# Biology 2244A/B Lecture Notes - Stratified Sampling, Simple Random Sample, Blind Experiment

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Published on 17 Apr 2013

Department

Biology

Course

Biology 2244A/B

Professor

BIOSTATS: Lecture 1 Notes

Statistics: a collection of methods for planning experiments, obtaining data, and

then organizing, summarizing, analyzing, interpreting, presenting, and drawing

conclusions based on data

Population: group of all individuals you are studying

Sample: some members of the population we select to measure

Census: the collection of data from every member of the population

Parameter: a measurement describing some characteristic of a population

Statistic: a measurement describing some characteristic of a sample

Types of Data –

Nominal

- Names, labels, categories (no order we can put them in)

- E.g. hair colour

Ordinal

- Categories that have an order to them (not numbers)

- Differences are meaningless between the data values

- E.g. stress levels

Interval

- Quantitative

- Like ordinal, but difference is meaningful (+ or -)

- No natural 0 starting point

- E.g. shoe size, temperature

Ratio

- Quantitative

- Ratios and differences are meaningful (x or /)

- Natural 0 starting point

- E.g. weight, age, distance

Bias: a systematic favoritism in the data selection process, resulting in misleading

results

- If you keep choosing randomly, it does not fix your problem

Confounding: occurs when effects of variables are somehow mixed so that the

individual effects of variables cannot be identified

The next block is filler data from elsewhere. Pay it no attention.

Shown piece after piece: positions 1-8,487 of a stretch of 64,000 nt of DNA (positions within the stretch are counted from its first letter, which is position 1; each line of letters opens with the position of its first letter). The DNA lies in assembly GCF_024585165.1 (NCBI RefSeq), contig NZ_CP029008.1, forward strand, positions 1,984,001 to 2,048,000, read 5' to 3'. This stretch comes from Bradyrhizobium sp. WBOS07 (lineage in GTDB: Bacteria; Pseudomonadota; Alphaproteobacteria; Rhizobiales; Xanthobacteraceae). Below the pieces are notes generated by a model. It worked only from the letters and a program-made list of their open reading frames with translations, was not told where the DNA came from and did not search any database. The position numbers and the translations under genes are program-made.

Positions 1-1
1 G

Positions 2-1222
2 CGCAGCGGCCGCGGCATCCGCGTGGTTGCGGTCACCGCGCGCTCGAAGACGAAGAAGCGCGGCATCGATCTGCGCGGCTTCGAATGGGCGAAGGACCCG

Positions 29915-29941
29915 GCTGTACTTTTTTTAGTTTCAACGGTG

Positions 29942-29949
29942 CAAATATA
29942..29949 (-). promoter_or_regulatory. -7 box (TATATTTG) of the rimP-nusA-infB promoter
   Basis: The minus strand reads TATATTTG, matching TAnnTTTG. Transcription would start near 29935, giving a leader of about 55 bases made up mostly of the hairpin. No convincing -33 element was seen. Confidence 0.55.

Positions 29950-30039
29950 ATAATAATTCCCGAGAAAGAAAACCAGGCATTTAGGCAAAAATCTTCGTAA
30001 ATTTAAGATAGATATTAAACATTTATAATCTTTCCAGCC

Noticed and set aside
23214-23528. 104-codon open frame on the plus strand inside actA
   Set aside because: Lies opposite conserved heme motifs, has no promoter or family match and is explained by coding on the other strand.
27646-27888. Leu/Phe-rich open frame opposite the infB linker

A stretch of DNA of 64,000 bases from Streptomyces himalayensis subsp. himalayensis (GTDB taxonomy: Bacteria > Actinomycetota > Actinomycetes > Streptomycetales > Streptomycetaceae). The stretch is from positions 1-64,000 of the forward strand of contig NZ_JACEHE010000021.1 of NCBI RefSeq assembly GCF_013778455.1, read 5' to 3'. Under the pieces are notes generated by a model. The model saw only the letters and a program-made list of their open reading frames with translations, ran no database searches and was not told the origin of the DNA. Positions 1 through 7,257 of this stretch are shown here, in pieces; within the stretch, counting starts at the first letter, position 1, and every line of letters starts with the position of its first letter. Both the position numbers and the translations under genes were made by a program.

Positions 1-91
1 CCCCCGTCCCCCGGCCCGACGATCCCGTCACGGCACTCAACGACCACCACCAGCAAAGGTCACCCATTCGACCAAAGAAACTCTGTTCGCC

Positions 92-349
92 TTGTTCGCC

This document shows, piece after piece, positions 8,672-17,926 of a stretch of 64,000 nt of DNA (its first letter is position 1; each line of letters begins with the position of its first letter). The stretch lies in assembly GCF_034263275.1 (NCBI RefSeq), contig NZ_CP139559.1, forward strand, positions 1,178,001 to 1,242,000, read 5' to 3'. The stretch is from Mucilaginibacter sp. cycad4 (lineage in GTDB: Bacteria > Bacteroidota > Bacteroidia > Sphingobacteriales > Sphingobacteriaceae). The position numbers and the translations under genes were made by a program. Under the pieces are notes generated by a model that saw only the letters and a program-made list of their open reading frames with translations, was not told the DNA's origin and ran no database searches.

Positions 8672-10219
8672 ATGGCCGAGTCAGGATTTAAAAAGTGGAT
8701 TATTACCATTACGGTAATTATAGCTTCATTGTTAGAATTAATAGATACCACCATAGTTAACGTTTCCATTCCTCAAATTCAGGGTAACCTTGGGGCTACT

Discrete data: number of possible values is either a finite or a “countable” number

Continuous data: infinitely many possible values that correspond to some

continuous scale that covers a range of values without gaps, interruptions, or jumps

## Document Summary

Statistics: a collection of methods for planning experiments, obtaining data, and then organizing, summarizing, analyzing, interpreting, presenting, and drawing conclusions based on data. Population: group of all individuals you are studying. Sample: some members of the population we select to measure. Census: the collection of data from every member of the population. Parameter: a measurement describing some characteristic of a population. Statistic: a measurement describing some characteristic of a sample. Names, labels, categories (no order we can put them in) Categories that have an order to them (not numbers) Differences are meaningless between the data values. Like ordinal, but difference is meaningful (+ or -) Ratios and differences are meaningful (x or /) Bias: a systematic favoritism in the data selection process, resulting in misleading results. If you keep choosing randomly, it does not fix your problem. Confounding: occurs when effects of variables are somehow mixed so that the individual effects of variables cannot be identified.